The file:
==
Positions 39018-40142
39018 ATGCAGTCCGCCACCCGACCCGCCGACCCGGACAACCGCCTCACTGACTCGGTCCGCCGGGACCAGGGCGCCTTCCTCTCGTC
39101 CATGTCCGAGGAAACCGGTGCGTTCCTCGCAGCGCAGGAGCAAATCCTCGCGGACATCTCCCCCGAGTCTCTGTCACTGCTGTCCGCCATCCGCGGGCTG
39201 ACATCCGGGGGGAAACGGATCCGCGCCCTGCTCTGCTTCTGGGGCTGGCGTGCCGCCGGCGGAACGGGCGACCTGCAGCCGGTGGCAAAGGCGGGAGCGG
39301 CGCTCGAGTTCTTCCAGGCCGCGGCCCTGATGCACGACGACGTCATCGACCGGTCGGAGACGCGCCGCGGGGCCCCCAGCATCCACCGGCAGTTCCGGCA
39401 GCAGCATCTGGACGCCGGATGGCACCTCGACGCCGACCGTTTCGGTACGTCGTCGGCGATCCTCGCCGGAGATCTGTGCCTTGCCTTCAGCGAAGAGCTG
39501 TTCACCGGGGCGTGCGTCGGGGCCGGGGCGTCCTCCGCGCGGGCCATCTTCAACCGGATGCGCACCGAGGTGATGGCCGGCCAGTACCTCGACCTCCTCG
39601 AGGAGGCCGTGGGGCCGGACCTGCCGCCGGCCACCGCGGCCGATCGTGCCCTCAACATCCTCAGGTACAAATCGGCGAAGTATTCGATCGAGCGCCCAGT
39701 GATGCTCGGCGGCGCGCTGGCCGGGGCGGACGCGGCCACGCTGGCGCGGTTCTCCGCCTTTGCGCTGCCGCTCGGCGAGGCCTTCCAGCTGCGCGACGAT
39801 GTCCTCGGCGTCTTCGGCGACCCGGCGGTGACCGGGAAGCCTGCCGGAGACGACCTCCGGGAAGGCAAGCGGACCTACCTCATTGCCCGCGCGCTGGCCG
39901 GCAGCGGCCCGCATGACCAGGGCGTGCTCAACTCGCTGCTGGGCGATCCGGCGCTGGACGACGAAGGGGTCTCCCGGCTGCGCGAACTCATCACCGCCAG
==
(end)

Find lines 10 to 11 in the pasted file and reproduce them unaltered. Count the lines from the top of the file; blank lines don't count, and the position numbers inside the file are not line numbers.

39801 GTCCTCGGCGTCTTCGGCGACCCGGCGGTGACCGGGAAGCCTGCCGGAGACGACCTCCGGGAAGGCAAGCGGACCTACCTCATTGCCCGCGCGCTGGCCG
39901 GCAGCGGCCCGCATGACCAGGGCGTGCTCAACTCGCTGCTGGGCGATCCGGCGCTGGACGACGAAGGGGTCTCCCGGCTGCGCGAACTCATCACCGCCAG